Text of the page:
Huston Ribeye Dry Aged Steak Recipe

Huston Ribeye Dry Aged Steak Recipe

How to Cook a Dry Aged Ribeye Steak

Chef Andy Long, from Over Yonder restaurant in Valle Crucis, NC, shares his recipe for cooking the perfect steak using Shipley's signature Dry Aged Huston Ribeye cut.


Tools Needed:

  • Cast iron skillet
  • Meat thermometer
  • Cutting board/knife
  • Spoon


  • One amazing ribeye. This method also works perfectly for strips, sirloins, and filets
  • 1 small bunch fresh thyme
  • 6 whole garlic cloves, unpeeled
  • Kosher salt
  • Fresh cracked black pepper
  • Olive oil
  • Butter


  1. Remove steak from packaging, pat dry with a paper towel and leave out at room temperature for 20-30 minutes.
  2. Season vigorously with salt and pepper.
  3. Heat skillet over medium heat for about 5 minutes to slowly get a sear on the meat, not quickly burn the exterior.
  4. Add just enough olive oil to lightly coat the bottom of the pan.
  5. Carefully place steak in pan. Move it around a little to keep it from sticking, then leave it alone for about 5-8 minutes to get a good sear. Then flip.
  6. Add a tablespoon of butter to skillet, then place the garlic in the pan and the thyme on top of the steak.
  7. Tilt the pan at an angle to get the melted butter into a spoon and baste the steak, pouring the butter over the herbs and onto the meat.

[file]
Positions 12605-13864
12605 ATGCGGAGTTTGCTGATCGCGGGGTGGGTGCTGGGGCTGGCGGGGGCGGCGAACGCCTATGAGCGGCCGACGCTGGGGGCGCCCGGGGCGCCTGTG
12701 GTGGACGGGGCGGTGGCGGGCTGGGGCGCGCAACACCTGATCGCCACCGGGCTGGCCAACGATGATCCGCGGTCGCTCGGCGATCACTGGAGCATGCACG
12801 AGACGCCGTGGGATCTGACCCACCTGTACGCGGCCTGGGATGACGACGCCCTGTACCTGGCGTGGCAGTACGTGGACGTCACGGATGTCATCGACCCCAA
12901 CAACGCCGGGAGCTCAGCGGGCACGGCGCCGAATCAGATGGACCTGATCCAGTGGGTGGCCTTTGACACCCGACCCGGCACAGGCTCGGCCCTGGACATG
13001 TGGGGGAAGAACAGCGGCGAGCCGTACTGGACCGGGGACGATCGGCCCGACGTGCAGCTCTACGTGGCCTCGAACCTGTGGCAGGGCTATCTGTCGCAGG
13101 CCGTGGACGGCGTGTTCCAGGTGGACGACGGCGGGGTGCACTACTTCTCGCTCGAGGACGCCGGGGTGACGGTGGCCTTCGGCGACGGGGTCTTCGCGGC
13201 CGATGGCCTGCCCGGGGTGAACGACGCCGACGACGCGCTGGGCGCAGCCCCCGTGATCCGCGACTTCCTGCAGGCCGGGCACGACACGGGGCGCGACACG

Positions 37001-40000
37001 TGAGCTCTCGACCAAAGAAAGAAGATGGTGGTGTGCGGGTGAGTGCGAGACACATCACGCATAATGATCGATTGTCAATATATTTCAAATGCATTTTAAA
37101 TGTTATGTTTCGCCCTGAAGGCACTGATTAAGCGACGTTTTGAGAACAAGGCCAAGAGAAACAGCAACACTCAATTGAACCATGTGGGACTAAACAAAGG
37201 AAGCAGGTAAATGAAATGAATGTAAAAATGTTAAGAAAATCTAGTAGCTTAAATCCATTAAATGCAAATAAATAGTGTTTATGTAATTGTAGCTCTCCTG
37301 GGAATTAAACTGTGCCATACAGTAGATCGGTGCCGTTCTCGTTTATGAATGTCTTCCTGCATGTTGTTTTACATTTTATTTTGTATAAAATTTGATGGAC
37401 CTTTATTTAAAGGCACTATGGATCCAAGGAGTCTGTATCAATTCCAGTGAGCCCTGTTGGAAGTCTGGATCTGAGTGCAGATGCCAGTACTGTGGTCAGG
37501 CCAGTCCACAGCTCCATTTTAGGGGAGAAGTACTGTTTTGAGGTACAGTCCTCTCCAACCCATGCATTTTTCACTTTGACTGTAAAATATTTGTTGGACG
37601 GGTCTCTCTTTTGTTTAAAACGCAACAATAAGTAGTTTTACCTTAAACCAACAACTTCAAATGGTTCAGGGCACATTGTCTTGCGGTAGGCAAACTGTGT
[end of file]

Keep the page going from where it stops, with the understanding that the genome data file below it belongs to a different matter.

8. Start checking the internal temperature with the thermometer. Pull the steak out of the pan and place on the cutting board when the desired temperature is met ~120° for rare ~125-130° for medium rare ~ 130-140° for medium
  9. CRITICAL STEP - Allow steak to rest for a minimum of 10 minutes before slicing. This keeps all those yummy juices inside the steak instead of running all over your cutting board.
  10. When plating, spoon butter, garlic, and thyme over sliced steak and ENJOY!
Bonus: Try cooking your veggies and potatoes in the skillet after you remove the steak for extra flavor. Just remove the butter, garlic, and herbs and reserve.

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    1 comment

    • In my experience, I’m in no way discounting your method, I’ve found that salt can break down oil. I’d only add that I’d use unsalted butter in this case although the oil will certainly allow for more heat without burning. Great recipe and method! I’m quite sure many have found it delicious. Thank you

      Perry on

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